An America in Berlin
2 August, 2016
Not a whole lot happened last week. I had dinner over at Joshcka’s place on Monday, where I did the cooking, as he had a lot of work to get done. He’s become very interested in cooking lately (as well as baking his own bread), so I did a chicken braise and taught him a bit about the process and theory. It was all very nice and the food came out quite well, if I do say so myself. After dinner, we stayed up all night listening to metal, drinking and playing chess.1 I think I got home around 7am. Good times indeed. Wednesday, he left for the States, so I’ve been down a Berlin-based friend since.
Thursday evening I went to go see my old roommate Lisa perform with her amateur choir at a bar across the street. They’re not perfect, pitch-wise, but they’re a good time and you can see they’re having fun which is really all that matters. Anyway, it was nice to see some live music and even nicer to catch up with Lisa for a bit.
Later that night, I was finally able to get back to work on my Hebrew, as my lovely parents were kind enough to ship me my books. The first half-hour or so was slow going as I hadn’t looked at it in about a month. But it wasn’t long before I felt I’d got back to where I left off. In the end, I stayed up until 4am working. It felt good to be back at it. My goal was – and still is – by September 2017 to be good enough to start reading the Torah at Rosh HaShanah (the Jewish New Year) and be able to keep pace with the weekly readings. No reason I shouldn’t be able to do that.
I have mixed feelings about Hebrew, the לאשן קו׳דש,2 the sacred tongue. On the one hand, I find it, on a phonetic level, to be rather displeasing. And on a grammatical level, I find it, speaking as an avowed Hellenist, to be frustratingly imprecise. On the other hand, it is the language of my people, my cultural birthright, if that’s not too obnoxious a term. Furthermore, so much of Western culture is rooted in the bible, that I simply wish to be able to read it in the original. Taken all together, however, it’s a fun process, getting to know it. And at the end of the day, I’m a “language guy,” so if nothing else, it’s a never ending source of fascination on that level. So much for Hebrew.
This weekend, I went to France, to visit Charlotte and to take a little roadtrip. I flew into Nice, where she and her dad picked me up at the airport. He dropped us at her mom’s house, where we spent Friday night. We hung out for a bit with her mom and her younger sister, the latter of whom I was meeting for the first time. Her mom I’d met on my last visit, back in 2013. I don’t know her mom well, but she’s always very sweet with me. She speaks no English, so it’s a bit of being thrown into the fire, in that I have to do my best in French off the bat. Her mom seems to appreciate the effort, however bad I may be.
Though in fairness to myself, Charlotte told me she was rather impressed with my French, such as it is. Apparently my accent is more than passable and I do the little things right as far as elisions and what not, which give me the appearance of not being a total stranger to the language. For example, textbook French would say “je ne pense pas…” for “I don’t think…” But a real French person would simply say, “j’pense pas…”. I know enough to speak in this manner, at least, which, I guess, is endearing.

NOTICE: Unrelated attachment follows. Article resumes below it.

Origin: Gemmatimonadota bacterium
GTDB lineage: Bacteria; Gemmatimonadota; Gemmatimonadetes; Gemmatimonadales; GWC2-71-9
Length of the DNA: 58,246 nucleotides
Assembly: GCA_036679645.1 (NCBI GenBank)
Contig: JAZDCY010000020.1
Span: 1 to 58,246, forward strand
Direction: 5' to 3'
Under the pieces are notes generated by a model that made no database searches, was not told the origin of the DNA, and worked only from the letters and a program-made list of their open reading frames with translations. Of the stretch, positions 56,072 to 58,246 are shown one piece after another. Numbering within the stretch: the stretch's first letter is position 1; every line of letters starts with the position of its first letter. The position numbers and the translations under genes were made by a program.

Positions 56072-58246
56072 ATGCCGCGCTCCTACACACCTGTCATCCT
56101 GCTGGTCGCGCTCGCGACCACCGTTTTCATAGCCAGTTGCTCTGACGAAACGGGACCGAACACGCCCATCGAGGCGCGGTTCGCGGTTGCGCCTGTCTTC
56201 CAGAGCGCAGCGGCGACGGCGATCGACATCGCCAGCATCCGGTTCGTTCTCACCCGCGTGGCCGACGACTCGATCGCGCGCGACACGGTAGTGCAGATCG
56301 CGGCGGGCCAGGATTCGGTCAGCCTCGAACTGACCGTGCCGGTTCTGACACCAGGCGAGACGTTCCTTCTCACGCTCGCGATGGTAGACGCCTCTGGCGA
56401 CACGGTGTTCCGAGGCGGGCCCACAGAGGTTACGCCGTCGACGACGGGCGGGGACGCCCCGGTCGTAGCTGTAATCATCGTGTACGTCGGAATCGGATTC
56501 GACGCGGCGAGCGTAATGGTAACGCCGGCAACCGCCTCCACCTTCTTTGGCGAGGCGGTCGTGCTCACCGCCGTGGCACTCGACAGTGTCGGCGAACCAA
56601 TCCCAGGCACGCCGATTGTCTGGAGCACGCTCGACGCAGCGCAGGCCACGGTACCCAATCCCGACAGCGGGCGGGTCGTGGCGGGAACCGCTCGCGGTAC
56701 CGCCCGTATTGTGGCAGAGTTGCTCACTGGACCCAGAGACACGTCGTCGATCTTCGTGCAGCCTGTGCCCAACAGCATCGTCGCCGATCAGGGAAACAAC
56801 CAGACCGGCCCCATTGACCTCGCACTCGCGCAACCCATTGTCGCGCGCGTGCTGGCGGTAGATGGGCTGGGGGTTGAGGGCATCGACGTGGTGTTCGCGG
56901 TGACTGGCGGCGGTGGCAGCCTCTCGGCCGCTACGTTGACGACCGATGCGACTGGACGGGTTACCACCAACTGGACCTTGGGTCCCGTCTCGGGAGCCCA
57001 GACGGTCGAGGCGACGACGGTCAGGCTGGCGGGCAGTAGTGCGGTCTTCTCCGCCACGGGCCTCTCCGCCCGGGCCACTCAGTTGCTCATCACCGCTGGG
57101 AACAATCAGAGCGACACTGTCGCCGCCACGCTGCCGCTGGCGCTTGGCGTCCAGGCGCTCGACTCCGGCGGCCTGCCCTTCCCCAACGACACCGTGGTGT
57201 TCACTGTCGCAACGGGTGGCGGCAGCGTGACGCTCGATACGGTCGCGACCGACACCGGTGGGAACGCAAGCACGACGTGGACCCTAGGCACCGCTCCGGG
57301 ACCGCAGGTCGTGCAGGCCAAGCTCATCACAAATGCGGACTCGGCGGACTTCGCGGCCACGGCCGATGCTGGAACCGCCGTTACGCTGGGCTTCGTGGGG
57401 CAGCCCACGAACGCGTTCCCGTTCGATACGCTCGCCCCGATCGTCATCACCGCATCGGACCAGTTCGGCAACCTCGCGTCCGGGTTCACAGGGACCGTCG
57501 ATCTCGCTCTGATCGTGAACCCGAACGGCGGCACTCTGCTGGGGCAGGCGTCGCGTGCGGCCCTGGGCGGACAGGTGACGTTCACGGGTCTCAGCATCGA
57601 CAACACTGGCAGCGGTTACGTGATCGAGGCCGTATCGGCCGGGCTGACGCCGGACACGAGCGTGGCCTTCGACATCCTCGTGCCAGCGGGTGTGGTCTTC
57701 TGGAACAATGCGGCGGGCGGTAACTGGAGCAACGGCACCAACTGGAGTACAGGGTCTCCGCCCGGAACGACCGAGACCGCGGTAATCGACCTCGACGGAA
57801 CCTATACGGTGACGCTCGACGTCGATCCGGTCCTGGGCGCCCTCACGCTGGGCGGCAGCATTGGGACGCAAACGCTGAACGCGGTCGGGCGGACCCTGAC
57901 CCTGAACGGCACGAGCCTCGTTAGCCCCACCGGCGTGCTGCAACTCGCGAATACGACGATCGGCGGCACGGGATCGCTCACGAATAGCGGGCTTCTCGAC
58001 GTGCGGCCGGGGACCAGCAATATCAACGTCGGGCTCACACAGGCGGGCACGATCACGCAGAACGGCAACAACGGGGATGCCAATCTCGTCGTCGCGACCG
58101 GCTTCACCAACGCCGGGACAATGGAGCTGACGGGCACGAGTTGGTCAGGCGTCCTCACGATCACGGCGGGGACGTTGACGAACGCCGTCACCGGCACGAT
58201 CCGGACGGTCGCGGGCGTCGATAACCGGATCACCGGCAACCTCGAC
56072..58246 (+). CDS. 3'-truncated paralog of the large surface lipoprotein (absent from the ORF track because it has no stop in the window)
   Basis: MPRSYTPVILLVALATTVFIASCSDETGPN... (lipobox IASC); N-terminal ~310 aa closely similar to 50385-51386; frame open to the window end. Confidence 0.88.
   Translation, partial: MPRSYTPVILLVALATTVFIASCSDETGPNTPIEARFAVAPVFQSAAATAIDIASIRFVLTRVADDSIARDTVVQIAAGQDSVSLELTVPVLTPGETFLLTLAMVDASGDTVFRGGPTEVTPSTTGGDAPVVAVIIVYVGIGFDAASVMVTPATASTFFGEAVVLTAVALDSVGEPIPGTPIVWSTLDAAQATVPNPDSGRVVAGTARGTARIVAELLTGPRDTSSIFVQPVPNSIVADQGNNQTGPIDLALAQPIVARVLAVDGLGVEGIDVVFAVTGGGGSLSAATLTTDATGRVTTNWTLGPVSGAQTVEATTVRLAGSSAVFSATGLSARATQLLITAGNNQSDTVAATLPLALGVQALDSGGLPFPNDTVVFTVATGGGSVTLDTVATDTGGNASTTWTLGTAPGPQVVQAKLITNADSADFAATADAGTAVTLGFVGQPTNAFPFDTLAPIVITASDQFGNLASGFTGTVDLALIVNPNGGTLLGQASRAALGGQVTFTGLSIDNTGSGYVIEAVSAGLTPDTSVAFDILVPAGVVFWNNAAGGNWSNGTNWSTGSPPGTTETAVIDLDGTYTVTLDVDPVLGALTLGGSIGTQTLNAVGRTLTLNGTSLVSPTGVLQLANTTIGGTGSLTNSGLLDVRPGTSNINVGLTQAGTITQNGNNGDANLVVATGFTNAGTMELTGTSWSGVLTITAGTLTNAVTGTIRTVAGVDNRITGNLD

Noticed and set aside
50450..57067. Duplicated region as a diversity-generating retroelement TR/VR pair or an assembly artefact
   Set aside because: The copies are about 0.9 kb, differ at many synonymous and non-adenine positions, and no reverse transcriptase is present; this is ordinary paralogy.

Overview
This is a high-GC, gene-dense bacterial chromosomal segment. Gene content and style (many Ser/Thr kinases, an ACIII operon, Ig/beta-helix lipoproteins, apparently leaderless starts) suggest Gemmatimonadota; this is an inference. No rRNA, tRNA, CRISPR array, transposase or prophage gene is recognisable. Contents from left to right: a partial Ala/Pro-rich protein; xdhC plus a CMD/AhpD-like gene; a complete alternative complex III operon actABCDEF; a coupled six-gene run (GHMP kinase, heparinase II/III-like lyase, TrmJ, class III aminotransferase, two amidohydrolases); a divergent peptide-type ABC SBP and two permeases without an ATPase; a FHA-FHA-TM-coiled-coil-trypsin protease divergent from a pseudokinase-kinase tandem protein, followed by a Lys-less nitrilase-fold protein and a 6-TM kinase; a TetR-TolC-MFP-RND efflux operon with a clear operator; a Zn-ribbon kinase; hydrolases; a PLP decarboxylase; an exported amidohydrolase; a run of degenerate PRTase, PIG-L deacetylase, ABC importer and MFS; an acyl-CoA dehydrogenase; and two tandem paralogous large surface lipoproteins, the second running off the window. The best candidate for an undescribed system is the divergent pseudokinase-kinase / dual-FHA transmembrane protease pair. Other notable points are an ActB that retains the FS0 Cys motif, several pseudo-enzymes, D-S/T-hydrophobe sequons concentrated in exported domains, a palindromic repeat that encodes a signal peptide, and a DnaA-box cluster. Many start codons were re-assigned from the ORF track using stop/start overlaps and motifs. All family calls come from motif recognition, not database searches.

Which is not to say that I was fluent, or that I even had an easy time of mustering the little bit of French that I could. A big part of the problem for me was simply that I’ve spent the better part of the last month in Germany, trying to speak German. The upshot being that it took me forever to locate the right French word, as I always seemed to have the German equivalent on the tip of my tongue. And even then, when I finally did find a French word, it often seemed to be an overly formal one. Example: When I wanted to say that a French language school found me on the internet, I couldn’t for the life of me remember the word for “find.” So I used “discover” instead. Judging from people’s reactions, I guess it read as “cute.” In any case, I was able to participate in conversation and to express myself well enough to get by. In other words, it was fun.
The original plan called for Charlotte and I to rent a car and take a little roadtrip somewhere. This was soon thrown into disarray. First, there was concern as to whether I’d be able to rent a car without an international driver’s license, despite having just driven all over the south of Italy. Second, Charlotte’s friend was supposed to give birth the week before. However, the baby was late, and so her only chance to visit was the weekend of my visit. So we now had to build our roadtrip around a stop just outside of Aix-en-Provence.
The first problem was solved by dragooning her dad into joining us and also being our driver. At which point we invited her sister along for good measure. The second problem was solved by choosing a vacation-location on the way to Aix and then getting an Airbnb outside the city. Of course everything worked out. After all, we live dans le meilleur des mondes possibles, the best of all possible worlds, as Pangloss would say.